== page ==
A crannog is a type of ancient loch-dwelling found throughout Scotland and Ireland dating from 2,500 years ago.
The Scottish Crannog Centre
An important part of heritage, many crannogs were built out in the water as defensive homesteads and represented symbols of power and wealth. The Scottish Crannog Centre features a unique reconstruction of an early Iron Age loch-dwelling, built by the Scottish Trust for Underwater Archaeology (STUA), registered charity no. SCO18418.
This authentic recreation is based on the excavation evidence from the 2,500 year old site of 'Oakbank Crannog', one of the 18 crannogs preserved in Loch Tay, Scotland. The STUA continues to explore other underwater sites in Loch Tay and further afield, regularly adding new discoveries to its award-winning centre at Kenmore, Perthshire.
Discover how and why these ancient people built their homes in the water, and experience first-hand how they lived at the awardwinning Scottish Crannog Centre.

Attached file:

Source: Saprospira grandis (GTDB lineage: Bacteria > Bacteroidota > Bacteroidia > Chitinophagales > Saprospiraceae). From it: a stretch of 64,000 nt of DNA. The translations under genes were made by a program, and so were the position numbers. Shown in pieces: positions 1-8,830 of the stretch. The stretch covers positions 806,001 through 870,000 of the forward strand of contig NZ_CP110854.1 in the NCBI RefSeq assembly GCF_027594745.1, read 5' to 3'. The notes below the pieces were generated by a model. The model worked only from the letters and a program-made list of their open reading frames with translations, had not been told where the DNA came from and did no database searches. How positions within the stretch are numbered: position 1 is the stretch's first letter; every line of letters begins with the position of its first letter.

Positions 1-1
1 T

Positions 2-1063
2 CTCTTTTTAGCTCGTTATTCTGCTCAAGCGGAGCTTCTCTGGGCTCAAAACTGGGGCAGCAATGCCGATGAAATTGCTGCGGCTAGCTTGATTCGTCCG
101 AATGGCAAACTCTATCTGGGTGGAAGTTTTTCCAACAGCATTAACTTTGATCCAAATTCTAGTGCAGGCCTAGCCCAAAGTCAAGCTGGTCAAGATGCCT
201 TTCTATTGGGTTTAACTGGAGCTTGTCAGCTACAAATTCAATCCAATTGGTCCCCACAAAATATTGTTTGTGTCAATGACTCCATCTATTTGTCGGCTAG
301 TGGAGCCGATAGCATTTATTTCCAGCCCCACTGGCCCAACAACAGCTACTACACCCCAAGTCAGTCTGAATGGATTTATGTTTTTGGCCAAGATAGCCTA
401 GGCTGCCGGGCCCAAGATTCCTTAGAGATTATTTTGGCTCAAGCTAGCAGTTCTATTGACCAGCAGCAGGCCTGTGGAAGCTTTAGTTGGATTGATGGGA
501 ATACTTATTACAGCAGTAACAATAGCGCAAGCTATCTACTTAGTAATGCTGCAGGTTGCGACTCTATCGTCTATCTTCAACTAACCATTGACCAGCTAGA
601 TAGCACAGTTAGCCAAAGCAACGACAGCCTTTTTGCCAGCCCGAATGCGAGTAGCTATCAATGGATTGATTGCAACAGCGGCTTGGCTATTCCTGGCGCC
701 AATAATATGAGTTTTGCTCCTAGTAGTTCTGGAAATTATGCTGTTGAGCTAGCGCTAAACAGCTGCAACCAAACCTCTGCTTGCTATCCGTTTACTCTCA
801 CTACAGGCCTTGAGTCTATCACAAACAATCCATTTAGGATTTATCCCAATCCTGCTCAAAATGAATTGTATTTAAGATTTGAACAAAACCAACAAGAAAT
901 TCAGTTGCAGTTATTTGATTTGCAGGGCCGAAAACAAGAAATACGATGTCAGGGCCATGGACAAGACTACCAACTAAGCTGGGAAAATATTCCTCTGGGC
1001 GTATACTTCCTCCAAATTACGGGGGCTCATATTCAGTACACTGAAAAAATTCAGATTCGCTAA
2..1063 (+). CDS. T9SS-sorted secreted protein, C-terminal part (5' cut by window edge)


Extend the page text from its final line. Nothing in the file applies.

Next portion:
A visit to the Centre includes a self-guided exhibition, a guided crannog tour, and 'hands-on' ancient crafts and technology demonstrations. There is also a themed giftshop in which to browse offering an excellent selection of books, crafts, and related items. Weather permitting, you can also hire one of our replica dugout canoes. Special events run regularly featuring artists, musicians, skilled craft workers, and other specialists who, together with our own team of Iron Age Guides, actively bring the past to life. All in all, an excellent day out for adults and children alike, from ages 4+.